Some patients with PTSD get so overwhelmed or flooded by the distressing memories that they are unable to engage in therapy, Penn explained. Others essentially shut down because the memories are too painful. He said MDMA allows patients to stay in a “sweet spot” that allows participants to engage enough where they can talk about trauma without being overwhelmed. MDMA also enhances the trust between therapist and patient.
“People with PTSD often have an impaired capacity for trust because a lot of times, their trauma is interpersonal – somebody who was supposed to take care of them, hurt them,” Penn said. “Understandably, they’ve developed a certain wariness of other people and struggle with trust. But in order for therapy to be successful, you have to be fairly trusting of your therapist.”
Penn emphasized the importance of combining psychotherapy with medication. Penn said the combination of medication and therapy is not uncommon, but often siloed. What differentiates this structure is that the therapy and drug administration is conducted concurrently for a limited time whereas, in most instances, medication is taken continually over longer stretches.
“I’ve treated plenty of patients over the years who have somebody over here prescribing medications and somebody over there doing therapy and those people never talk to each other,” he said.
Psychedelic drugs and nursing may seem to be odd partners, but Penn said it’s not strange at all. In palliative care, if a patient had excruciating pain from bone cancer, nurses would help minimize the pain. That principle applies to mental suffering as well.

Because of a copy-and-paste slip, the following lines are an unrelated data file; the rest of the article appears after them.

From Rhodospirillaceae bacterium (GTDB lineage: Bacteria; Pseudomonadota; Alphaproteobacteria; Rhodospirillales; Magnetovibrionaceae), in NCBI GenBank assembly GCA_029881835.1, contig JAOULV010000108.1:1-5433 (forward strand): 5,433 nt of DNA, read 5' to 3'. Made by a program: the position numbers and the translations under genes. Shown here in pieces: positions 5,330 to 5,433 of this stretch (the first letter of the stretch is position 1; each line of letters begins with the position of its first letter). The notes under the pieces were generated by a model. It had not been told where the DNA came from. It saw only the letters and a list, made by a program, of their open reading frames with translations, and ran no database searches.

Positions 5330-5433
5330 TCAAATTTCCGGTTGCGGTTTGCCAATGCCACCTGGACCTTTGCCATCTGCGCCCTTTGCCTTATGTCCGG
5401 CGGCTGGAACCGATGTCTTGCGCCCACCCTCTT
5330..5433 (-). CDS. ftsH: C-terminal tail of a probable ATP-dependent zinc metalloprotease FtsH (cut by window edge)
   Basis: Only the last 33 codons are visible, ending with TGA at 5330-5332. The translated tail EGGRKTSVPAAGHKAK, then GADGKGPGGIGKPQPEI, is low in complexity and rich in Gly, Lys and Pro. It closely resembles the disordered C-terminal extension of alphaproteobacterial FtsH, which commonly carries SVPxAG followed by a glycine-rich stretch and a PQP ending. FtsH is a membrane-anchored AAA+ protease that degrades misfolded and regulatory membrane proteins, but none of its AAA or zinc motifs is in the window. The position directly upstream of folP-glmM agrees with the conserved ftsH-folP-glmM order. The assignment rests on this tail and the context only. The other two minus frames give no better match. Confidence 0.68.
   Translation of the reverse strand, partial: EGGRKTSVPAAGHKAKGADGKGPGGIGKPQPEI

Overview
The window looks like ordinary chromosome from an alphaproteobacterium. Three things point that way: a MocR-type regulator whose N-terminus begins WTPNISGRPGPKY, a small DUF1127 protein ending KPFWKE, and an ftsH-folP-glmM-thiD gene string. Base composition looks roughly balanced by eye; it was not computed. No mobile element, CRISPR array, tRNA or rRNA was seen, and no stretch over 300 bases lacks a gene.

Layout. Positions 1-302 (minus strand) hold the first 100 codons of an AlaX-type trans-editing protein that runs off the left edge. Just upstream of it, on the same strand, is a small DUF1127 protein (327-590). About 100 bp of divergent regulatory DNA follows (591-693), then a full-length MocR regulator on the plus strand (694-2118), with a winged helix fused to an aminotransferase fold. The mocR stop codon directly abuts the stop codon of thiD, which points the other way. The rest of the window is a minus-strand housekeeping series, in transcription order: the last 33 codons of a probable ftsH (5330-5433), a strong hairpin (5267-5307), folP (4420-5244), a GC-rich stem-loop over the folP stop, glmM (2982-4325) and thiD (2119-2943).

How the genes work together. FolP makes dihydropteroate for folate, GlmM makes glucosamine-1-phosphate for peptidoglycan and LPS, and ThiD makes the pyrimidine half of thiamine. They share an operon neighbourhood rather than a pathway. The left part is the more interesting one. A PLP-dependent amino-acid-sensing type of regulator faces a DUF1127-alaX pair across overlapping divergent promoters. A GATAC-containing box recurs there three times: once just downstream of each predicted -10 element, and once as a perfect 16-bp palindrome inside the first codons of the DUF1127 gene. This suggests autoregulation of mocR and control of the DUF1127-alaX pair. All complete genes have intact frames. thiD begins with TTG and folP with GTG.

“This therapy maps very well to the core ethos of nursing,” he said. “A lot of nursing is about impacting the lived experience of illness. Psychedelics map nicely because it’s changing the relationship with disease. Maybe we can’t cure a mental illness, but we can drastically change the relationship somebody has with it.”
In addition to his work on PTSD, Penn recently authored two articles related to cannabis in the Journal of Psychosocial Nursing and Mental Health Services. While the articles detail the science of cannabis use and the body’s response, they also provide guidance for nurses treating patients who use it.
The current climate for health care professionals is challenging because the patient is often more informed than the clinician about cannabis.
That has led patients to use cannabis to deal with symptoms and illnesses – some as serious as PTSD and schizophrenia – without consulting health care professionals. Penn’s papers advocate for an open dialogue between clinician and patient, allowing health care professionals to caution patients when they may be using cannabis in a way that imperils their health, but also permit the patient’s experiences with cannabis to play a role in their own health care.
“It’s critical we have a sophisticated conversation because our patients are increasingly having a sophisticated understanding of [cannabis],” Penn said. “There’s an understandable wariness of cannabis users to talk about their cannabis use because they’re concerned they’re going to be misunderstood or it be seen as a problem when they don’t have one.”
Complicating the matter further is a lack of research on the benefits of cannabis, which is still listed as a Schedule 1 drug. There’s a plethora of research on the harms of cannabis – and Penn emphasizes there are plenty – but little on its value.
Quoting Carl Sagan, Penn said: “The absence of evidence is not evidence of absence.”